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The Occupational Safety and Health Administration has withdrawn its proposal to revoke final approval of Arizona’s state-level occupational safety and health plan, a move that will now leave the state’s plan in place.
OSHA on Tuesday said it would no longer move to reconsider Arizona’s plan, which it previously opposed because of what the federal agency had called a decade-long pattern of failures to adopt adequate maximum penalty levels, workplace safety and health standards, National Emphasis Programs and the COVID-19 Healthcare Emergency Temporary Standard.
OSHA issued a notice in April 2022 that proposed reconsideration and revocation of the state plan, and it took public comments on the notice through early July 2022.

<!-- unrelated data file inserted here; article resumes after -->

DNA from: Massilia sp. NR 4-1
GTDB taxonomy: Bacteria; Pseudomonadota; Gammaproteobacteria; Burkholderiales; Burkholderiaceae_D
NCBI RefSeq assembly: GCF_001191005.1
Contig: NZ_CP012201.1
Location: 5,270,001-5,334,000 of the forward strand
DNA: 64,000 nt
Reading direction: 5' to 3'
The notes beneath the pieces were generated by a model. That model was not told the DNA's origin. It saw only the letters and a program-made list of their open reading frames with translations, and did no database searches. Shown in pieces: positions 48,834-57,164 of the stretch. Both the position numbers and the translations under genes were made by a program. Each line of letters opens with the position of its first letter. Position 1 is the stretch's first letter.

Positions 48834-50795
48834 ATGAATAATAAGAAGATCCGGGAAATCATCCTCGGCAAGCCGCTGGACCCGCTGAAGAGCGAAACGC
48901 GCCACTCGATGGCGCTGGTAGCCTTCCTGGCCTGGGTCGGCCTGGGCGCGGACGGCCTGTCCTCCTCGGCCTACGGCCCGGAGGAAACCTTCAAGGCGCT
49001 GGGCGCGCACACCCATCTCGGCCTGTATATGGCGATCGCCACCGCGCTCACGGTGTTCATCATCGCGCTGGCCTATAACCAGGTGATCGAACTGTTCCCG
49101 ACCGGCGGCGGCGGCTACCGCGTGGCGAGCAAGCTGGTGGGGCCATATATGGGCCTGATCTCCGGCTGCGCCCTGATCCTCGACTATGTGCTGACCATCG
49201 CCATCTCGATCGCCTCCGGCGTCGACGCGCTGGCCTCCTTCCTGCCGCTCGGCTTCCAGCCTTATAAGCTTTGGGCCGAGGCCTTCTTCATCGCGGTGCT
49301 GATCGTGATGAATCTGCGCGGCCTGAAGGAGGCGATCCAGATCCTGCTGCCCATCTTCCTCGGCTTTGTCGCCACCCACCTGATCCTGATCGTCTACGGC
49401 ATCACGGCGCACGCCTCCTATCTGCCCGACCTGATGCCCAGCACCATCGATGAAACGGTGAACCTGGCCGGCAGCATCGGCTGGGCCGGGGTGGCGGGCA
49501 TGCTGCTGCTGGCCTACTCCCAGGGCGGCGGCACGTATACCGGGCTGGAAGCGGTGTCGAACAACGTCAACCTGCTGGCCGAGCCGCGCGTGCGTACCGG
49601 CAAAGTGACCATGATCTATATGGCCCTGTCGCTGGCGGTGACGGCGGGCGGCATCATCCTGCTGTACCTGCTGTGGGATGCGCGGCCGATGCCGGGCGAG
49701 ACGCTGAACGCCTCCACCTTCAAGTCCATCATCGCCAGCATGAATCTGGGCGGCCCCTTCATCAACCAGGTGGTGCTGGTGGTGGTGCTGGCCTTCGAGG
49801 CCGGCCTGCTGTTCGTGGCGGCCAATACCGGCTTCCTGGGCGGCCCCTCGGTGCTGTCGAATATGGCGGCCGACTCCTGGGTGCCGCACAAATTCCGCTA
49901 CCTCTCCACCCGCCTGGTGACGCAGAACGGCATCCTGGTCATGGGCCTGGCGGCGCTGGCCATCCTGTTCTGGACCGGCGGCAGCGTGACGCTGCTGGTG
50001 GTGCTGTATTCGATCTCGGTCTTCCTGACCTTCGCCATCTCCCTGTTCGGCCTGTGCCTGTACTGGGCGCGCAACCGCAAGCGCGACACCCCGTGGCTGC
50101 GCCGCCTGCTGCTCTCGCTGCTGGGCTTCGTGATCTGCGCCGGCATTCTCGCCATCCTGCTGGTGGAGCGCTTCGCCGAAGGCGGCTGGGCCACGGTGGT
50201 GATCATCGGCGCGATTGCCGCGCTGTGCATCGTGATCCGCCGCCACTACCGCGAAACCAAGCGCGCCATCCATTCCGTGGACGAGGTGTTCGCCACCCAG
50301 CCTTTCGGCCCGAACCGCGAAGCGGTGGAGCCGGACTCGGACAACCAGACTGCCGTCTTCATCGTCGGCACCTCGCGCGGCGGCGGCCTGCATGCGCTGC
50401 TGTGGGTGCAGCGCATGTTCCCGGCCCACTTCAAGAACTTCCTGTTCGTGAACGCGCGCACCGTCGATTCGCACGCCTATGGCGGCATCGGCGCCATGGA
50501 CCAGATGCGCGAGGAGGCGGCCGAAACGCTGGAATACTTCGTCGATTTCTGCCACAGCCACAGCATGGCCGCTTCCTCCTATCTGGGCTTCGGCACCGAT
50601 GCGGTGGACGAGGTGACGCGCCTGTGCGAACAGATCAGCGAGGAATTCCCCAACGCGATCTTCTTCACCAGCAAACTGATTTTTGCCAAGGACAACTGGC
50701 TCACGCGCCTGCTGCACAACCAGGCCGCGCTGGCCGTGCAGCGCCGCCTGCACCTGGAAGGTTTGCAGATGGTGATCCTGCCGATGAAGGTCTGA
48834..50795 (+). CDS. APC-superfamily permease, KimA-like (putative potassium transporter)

At the end of the comment period, Arizona advised OSHA that the state plan would contain actions to address the agency’s concerns.
Those actions include adopting certain federal standards and directives, enacting state laws to ensure maximum and minimum penalty levels align with OSHA federal levels and authorizing the adoption of an emergency temporary standard that comports with OSHA and the Industrial Commission of Arizona in cases involving “grave dangers,” according to OSHA.
OSHA noted its opposition withdrawal comes despite recent reports of a downward trend in Arizona workplace inspections under the state plan’s enforcement program, since the reports were released after the April 2022 Federal Register notice.